Interesting Ramadan Traditions from All Around the World

There are millions of Muslims all around the world. Even though they accept the same religion and have the same worship, each Muslim community welcomes the month of Ramadan in accordance with their own culture. This special time, considered sacred, is the scene of many striking traditions! As an ancient Ramadan tradition in Turkey, mosques are decorated with lights called "mahya", while in other geographies, all streets and avenues are brightly illuminated. Let's have a look at the Ramadan traditions in different geographies around the world, from Egypt to Pakistan, from Indonesia to Uzbekistan.


Bright Egyptian Streets Illuminated by Lanterns

Egypt is one of the countries with deep-rooted Ramadan traditions. With the approach of Ramadan in Egypt, streets, houses, shops, and avenues are decorated with lanterns and paper lightings called "fanus". The hanging of these colorful and sparkling lanterns dates back to the Fatimid State, which ruled in the region centuries ago. These illuminations, which illuminate the surroundings and turn them into a festival area, can be considered one of the most colorful and interesting Ramadan traditions in the world. This tradition, which has survived to this day, represents unity and solidarity in Egypt.


Stunning Ramadan Cleansing in Indonesia

Many Muslims living on the island of Java have an extremely interesting tradition! They believe that they cleanse their souls and bodies with this tradition that they have kept alive. This tradition, which they call "Padusan", means purification and cleansing. In accordance with this tradition, before the first day of Ramadan comes, people wash themselves from head to toe in places such as the sea, lake, waterfall, river, pool, or in houses in order to prepare for this important time.


Enthusiasm in India: Seheriwalas

India, which has the title of being one of the most populous countries in the world, hosts people from many cultures and beliefs. Muslims living in India have a tradition that we are not unfamiliar with! This tradition, known as “Seheriwalas”, brings to mind our Ramadan drummers. These people who play drums are called "seheriwala". In this tradition, which dates back to the Mughal Empire, drummers recite odes accompanied by drums to announce that the time for sahur has come and to help Muslims to wake up.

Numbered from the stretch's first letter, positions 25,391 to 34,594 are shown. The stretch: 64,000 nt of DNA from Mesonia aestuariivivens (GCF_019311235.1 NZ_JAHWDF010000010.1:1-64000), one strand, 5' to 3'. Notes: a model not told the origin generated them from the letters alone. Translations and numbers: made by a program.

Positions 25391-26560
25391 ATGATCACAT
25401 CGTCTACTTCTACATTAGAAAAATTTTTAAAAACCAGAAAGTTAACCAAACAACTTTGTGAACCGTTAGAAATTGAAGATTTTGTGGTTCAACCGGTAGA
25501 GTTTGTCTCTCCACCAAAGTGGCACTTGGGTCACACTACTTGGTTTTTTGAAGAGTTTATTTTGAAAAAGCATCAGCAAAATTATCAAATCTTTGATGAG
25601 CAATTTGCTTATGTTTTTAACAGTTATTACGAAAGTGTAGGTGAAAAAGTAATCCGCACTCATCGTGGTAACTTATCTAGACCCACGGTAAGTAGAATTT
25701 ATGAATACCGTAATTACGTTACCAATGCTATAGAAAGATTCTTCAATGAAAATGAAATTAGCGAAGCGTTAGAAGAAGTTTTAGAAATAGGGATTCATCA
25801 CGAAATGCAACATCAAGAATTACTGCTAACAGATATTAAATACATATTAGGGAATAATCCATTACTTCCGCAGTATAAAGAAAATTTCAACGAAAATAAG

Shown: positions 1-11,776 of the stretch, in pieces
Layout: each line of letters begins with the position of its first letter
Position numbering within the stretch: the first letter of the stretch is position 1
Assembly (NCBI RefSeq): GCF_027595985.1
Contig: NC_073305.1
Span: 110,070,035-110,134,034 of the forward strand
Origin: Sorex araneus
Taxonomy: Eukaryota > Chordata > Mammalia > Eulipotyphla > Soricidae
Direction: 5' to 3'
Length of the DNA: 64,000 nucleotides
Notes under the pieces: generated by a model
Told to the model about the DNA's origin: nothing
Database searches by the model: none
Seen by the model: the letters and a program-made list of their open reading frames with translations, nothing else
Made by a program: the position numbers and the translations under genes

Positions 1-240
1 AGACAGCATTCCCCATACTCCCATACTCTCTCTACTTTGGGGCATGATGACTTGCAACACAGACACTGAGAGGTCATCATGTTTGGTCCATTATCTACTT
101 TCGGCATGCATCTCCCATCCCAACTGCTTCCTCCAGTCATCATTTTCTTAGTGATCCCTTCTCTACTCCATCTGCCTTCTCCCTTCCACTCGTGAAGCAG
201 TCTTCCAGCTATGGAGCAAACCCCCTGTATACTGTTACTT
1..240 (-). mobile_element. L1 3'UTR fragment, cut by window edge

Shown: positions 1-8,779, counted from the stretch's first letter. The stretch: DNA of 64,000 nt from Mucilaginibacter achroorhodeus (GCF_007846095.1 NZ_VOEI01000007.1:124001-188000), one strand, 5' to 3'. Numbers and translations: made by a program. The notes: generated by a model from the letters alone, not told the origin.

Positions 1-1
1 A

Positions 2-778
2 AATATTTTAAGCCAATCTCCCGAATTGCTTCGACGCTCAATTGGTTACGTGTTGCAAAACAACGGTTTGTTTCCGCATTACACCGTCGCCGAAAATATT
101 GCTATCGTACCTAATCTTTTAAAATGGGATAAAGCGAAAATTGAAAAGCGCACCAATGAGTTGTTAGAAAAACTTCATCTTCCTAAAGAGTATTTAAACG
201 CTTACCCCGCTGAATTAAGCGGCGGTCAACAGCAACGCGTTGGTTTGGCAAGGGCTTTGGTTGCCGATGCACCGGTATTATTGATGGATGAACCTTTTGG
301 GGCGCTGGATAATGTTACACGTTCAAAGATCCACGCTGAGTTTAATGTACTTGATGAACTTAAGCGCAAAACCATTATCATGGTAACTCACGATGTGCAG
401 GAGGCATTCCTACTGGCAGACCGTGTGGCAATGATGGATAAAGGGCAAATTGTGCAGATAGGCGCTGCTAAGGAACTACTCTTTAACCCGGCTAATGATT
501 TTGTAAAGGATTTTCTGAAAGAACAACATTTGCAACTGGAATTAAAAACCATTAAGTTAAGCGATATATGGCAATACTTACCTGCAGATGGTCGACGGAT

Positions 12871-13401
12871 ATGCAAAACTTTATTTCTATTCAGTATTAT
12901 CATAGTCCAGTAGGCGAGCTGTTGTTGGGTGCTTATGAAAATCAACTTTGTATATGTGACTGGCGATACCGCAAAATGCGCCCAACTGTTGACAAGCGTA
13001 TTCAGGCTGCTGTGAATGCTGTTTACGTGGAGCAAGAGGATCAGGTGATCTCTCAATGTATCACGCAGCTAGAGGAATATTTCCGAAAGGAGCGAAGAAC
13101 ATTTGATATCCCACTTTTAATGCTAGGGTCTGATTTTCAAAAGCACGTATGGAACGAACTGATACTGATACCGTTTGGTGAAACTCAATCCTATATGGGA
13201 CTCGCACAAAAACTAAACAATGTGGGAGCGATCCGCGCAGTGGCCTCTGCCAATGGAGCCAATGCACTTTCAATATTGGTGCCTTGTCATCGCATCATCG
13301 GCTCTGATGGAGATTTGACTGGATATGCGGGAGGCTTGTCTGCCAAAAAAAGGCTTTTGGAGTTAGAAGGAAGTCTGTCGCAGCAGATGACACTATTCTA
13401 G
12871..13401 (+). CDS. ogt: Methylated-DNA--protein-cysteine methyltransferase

Joy of Ramadan in the United Arab Emirates

In the United Arab Emirates, there is a tradition that resembles one of the familiar Ramadan traditions of children collecting candy. This tradition, called "Haq Al Laila" and meaning "for tonight", is very similar to each other, although it is called by different names in the Gulf countries. This tradition, which is an old emirate tradition and has been going on for generations, is practiced on certain days.

On these special days, children wearing colorful dresses collect candies by knocking on their neighbors' doors one by one and putting the candies they collect into cloth bags called "kharyta". This tradition is considered a national and indispensable cultural element of the United Arab Emirates.


Pakistani Women's Eid Preparation: Mehndi

During Ramadan in Pakistan, mosques are carefully decorated and made ready for the holiday. Apart from this, the "Chaand Rat" tradition is held one day before Eid al-Fitr. In this tradition, iftar tables large enough to accommodate crowded guests are set up in large, open areas. The last iftar of the year is held together at crowded tables.

A special dessert called "Celibi" is also served at these iftar tables. Women who start preparations for Eid have various patterns drawn on their hands with "Mehndi" henna. In the streets where henna stalls are located, shopkeepers decorate their shops in accordance with the meaning and importance of the day.

An Extraordinary Tradition in Uzbekistan: Kelin-salom (A Bride's greeting)

One of the Ramadan traditions of the Muslims continues to be kept alive in Uzbekistan. In this tradition, Muslims break their iftar with a cup of tea served in traditional cups called "piyale".

Another tradition is the “A Bride's greeting” practiced during Ramadan Feast and other religious holidays. The homes of newlyweds who spend their first Eid in their own homes are visited during the Eid. The newlywed bride lifts the edges of the white veil, throws over her head and greets the guests three times, one by one with her face visible. This tradition is called "A Bride's greeting" and has been passed down from generation to generation for centuries.


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